5. Buy on-line. A recent study of 32,672 luggage price showed that you can save an average of $110/39% buying on-line. Walmart and Target’s on-line stores had the highest discounts. And while Amazon was in 10th place for average discount (in the 40% range), it was tops with the greatest variety — over 12,000 luggage items.

Podcast #137 — New Year’s Travel Status Tips; How to Shop for a Suitcase

How many nights to get Leopard Print status?

So we’re four weeks into the new year and 30-50% of us have already ditched our New Year’s resolutions, but we still have time to get our 2018 travel status lined up. Over the holiday break, I bought a non-smart carry-on to replace my now-banned Bluesmart; I walk through my shopping criteria. All this and more at the direct link to the podcast file or listening to it right here by clicking on the arrow below.

Thanks to TravelPerk for sponsoring this episode.

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Looking Back at 2017 — The Highs and The Lows

After clearing the mists of last night’s New Year’s Eve party, I thought about some of the highlights and lowlights of my travels in 2017


  • Uber/Lyft Driver Stories — Not only are Uber and Lyft rides easier to get than most taxis, the stories the drivers tell are a lot more entertaining. A Lyft driver in Charlottesville gave me a local’s view on the Robert E. Lee statue controversy while a Uber driver told me why driving full-time in Chicago traffic was less stressful than being a hotel manager.
  • Continued Craft Beer Explosion — Regular podcast listeners know that I have a craft beer obsession. The hunt for new beers and microbrewery taprooms helps me break out of the usual travel rut — places like a light industrial area in Richmond, Virginia and a North African neighborhood on the west side of Paris.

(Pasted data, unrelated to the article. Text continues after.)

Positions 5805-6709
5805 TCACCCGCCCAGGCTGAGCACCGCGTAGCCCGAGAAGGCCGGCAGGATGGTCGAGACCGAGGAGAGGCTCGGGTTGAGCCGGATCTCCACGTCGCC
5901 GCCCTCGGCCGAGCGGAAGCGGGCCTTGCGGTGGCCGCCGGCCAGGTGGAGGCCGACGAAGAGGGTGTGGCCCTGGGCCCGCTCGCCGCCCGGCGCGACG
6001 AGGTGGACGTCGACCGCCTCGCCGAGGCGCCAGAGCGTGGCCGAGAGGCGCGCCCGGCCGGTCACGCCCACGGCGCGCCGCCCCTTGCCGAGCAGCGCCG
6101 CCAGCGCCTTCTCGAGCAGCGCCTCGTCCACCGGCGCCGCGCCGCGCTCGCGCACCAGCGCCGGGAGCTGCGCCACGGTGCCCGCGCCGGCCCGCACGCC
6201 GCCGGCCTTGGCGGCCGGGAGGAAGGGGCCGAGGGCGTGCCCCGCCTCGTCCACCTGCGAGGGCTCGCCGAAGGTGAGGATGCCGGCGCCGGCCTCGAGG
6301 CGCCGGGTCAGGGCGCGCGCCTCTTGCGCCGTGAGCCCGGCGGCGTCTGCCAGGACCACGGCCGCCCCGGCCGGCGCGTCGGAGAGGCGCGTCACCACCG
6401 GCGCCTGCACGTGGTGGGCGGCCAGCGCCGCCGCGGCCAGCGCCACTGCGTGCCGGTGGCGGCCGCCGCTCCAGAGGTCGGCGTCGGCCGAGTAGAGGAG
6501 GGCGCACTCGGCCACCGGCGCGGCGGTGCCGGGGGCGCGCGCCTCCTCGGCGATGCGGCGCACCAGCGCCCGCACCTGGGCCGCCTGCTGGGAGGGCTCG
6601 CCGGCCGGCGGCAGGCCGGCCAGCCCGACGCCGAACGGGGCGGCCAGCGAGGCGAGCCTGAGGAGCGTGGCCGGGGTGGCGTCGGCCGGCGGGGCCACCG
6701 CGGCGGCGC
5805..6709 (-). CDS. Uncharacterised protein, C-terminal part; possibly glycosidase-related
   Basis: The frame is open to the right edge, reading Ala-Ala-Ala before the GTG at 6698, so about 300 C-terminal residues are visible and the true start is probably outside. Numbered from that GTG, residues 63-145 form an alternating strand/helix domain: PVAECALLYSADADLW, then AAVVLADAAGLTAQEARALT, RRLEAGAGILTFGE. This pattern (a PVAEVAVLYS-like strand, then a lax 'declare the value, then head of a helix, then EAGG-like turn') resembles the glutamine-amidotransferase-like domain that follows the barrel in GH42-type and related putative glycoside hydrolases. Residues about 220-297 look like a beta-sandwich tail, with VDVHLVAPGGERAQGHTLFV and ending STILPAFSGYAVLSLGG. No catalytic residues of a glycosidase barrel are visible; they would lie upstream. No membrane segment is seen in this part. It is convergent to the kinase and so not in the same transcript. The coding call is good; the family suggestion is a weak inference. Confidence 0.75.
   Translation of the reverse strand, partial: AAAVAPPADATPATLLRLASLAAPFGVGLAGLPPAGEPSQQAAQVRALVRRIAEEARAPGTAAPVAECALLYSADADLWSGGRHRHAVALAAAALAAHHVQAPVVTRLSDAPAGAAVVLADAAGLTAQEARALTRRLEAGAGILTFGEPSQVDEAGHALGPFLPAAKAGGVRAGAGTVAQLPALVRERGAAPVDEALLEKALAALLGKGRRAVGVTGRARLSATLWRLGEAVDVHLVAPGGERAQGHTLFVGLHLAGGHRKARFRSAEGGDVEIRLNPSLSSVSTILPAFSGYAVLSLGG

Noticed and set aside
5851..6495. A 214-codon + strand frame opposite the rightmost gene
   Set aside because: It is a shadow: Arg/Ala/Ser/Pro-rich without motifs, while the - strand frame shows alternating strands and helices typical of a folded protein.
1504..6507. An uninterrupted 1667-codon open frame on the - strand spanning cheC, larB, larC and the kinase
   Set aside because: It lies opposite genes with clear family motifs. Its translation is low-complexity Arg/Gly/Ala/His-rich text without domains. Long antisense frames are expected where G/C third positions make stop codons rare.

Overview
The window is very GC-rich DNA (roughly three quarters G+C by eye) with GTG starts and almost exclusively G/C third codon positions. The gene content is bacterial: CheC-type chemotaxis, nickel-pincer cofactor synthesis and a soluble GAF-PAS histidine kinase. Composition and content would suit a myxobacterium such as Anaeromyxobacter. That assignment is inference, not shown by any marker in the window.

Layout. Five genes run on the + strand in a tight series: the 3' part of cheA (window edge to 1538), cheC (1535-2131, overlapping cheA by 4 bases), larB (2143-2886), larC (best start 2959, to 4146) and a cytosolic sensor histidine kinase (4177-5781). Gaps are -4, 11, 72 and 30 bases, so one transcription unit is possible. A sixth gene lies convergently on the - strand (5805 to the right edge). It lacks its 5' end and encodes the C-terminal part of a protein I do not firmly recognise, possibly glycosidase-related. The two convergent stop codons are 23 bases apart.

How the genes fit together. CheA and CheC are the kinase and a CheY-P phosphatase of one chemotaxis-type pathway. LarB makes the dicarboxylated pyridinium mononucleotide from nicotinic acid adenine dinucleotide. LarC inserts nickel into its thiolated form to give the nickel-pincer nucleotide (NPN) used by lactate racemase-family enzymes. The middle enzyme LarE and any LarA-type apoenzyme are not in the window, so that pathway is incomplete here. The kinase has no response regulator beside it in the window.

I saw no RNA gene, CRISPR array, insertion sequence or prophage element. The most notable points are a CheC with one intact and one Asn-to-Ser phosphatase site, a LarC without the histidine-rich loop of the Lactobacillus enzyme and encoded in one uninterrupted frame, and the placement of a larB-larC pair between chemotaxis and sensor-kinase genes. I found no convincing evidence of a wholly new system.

• Hertz’s Presidents Circle Aisle — My experience with Hertz has completely turned around — from enduring a steady stream of beat-up high-mileage cars to picking out a new Jag. Three years ago, I paid no attention to Hertz’s loyalty program. Two months ago, I made sure I had enough rentals to re-up my Presidents Club status for this year.
  • Hotel Flat-Screen TVs with Open HDMI Ports — When I started traveling, hotel TVs were locked down tight because in-room movie rentals was a major revenue stream. While that stream dried up years before LodgeNet went bankrupt in 2013, hotels kept their TVs locked down and we resigned ourselves to watching Netflix on 14-inch laptop screens. But now that the latest generation of flat-screen TVs have open HDMI ports, I’ve added an HDMI cable to my standard travel kit so I can plug my laptop in and watch movies on a 40-inch screen again.
  • Google Translate — Thinking through my international travel this year (Paris, Vienna, Budapest), Google Translate has evolved to being pretty close to magic. The Word Lens feature lets you point your phone camera at, say, a menu and see English words replacing the French in real time. Saves you from mistakenly ordering chicken when you mix up poulet and poisson after a couple of cocktails.